Incremental: 10 to 50 mcg (0.2 to 1 mL) may be administered in increments as needed when movement and/or changes in vital signs indicate surgical stress or lightening of analgesia. Supplemental dosages should be individualized and adjusted to the remaining operative time anticipated.
Infusion: Intermittent or continuous infusion as needed in response to signs of lightening of analgesia.
In the absence of signs of lightening of analgesia, infusion rates should always be adjusted downward until there is some response to surgical stimulation.
Maintenance infusion rates should be adjusted based upon the induction dose of sufentanil so that the total dose does not exceed 1 mcg/kg/hr of expected surgical time.

Induction And Maintenance Of Anesthesia

  • As the primary anesthetic agent: doses ≥8 mcg/kg (see Dosage Range Chart, Table 2).
  • Dosage should be titrated to individual patient response
  • In children less than 12 years of age undergoing cardiovascular surgery: 10 to 25 mcg/kg administered with 100% oxygen
    • Supplemental dosages of up to 25 to 50 mcg are recommended for maintenance, based on response to initial dose and as determined by changes in vital signs indicating surgical stress or lightening of anesthesia.
Table 2: Dosage Range Chart, Induction and Maintenance of Anesthesia, Intravenous Use
Incremental or Infusion: 8 to 30 mcg/kg
Generally administered as a slow injection, as an infusion, or as an injection followed by an infusion.
Sufentanil with 100% oxygen and a muscle relaxant has been found to produce sleep at dosages ≥8 mcg/kg and to maintain a deep level of anesthesia without the use of additional anesthetic agents. The addition of N2O to these dosages will reduce systolic blood pressure. At dosages in this range of up to 25 mcg/kg, catecholamine release is attenuated.
Dosages of 25 to 30 mcg/kg have been shown to block sympathetic response including catecholamine release.
High doses are indicated in patients undergoing major surgical procedures, in which endotracheal intubation and mechanical ventilation are required, such as cardiovascular surgery and neurosurgery in the sitting position with maintenance of favorable myocardial and cerebral oxygen balance.
Postoperative observation is essential and postoperative mechanical ventilation may be required at the higher dosage range due to extended postoperative respiratory depression.
Incremental: Depending on the initial dose, maintenance doses of 0.5 to 10 mcg/kg may be administered by slow injection in anticipation of surgical stress such as incision, sternotomy or cardiopulmonary bypass.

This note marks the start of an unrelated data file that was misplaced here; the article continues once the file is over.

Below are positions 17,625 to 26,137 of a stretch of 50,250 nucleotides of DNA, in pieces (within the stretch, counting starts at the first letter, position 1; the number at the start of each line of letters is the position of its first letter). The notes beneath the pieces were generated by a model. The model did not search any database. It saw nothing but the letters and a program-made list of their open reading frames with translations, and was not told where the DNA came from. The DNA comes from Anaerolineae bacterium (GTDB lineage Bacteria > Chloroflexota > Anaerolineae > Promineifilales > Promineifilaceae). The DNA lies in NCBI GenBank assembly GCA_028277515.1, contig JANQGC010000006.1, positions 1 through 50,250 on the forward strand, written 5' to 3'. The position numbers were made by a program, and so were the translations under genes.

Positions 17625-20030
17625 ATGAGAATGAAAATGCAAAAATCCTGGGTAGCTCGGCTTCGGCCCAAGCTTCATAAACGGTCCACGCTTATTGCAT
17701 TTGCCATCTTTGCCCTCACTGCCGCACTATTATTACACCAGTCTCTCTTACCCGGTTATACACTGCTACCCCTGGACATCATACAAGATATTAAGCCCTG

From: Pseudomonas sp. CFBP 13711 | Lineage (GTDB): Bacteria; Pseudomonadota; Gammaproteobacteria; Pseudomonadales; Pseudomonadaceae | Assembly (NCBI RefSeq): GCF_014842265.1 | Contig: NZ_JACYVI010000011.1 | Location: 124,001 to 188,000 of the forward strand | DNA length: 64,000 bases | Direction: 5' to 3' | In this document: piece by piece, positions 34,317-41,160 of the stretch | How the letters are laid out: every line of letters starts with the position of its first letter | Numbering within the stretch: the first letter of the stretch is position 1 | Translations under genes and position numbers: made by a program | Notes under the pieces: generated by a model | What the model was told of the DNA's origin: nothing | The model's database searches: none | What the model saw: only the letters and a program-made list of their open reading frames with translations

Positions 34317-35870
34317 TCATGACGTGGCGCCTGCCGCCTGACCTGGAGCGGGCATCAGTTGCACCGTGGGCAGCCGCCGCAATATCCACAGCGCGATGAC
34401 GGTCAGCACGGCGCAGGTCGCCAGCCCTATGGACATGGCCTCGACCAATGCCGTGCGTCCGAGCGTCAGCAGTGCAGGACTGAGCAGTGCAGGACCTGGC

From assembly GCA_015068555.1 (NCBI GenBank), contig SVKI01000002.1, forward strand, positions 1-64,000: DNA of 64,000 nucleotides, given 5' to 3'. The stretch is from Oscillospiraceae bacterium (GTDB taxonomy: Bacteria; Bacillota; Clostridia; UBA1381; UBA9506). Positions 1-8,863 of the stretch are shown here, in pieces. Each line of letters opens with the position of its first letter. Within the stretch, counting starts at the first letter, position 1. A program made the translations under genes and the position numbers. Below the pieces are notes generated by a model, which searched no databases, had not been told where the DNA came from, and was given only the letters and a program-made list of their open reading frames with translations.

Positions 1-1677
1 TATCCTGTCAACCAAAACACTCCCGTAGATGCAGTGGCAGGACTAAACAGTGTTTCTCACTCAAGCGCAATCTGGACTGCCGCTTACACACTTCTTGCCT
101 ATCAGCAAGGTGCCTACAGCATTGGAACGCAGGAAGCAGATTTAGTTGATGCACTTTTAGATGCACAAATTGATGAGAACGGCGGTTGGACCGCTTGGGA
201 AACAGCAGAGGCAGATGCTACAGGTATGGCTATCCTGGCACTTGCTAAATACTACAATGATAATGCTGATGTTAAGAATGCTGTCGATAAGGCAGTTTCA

Infusion: Sufentanil citrate may be administered by continuous or intermittent infusion as needed in response to signs of lightening of anesthesia.
In the absence of lightening of anesthesia, infusion rates should always be adjusted downward until there is some response to surgical stimulation.
The maintenance infusion rate for sufentanil should be based upon the induction dose so that the total dose for the procedure does not exceed 30 mcg/kg.

2.3 Epidural Use in Labor and Delivery

Proper placement of the needle or catheter in the epidural space should be verified before sufentanil citrate is injected to assure that unintentional intravascular or intrathecal administration does not occur. Unintentional intravascular injection of sufentanil could result in a potentially serious overdose, including acute truncal muscular rigidity and apnea. Unintentional intrathecal injection of the full sufentanil, bupivacaine epidural doses and volume could produce effects of high spinal anesthesia including prolonged paralysis and delayed recovery.

  • Sufentanil should be administered by slow injection. Respiration should be closely monitored following each administration of an epidural injection of sufentanil.
  • If analgesia is inadequate, the placement and integrity of the catheter should be verified prior to the administration of any additional epidural medications.

Dosage for Labor and Delivery

  • 10 to 15 mcg administered with 10 mL bupivacaine 0.125% with or without epinephrine.
  • Sufentanil and bupivacaine should be mixed together before administration.
  • Doses can be repeated twice (for a total of three doses) at not less than one-hour intervals until delivery.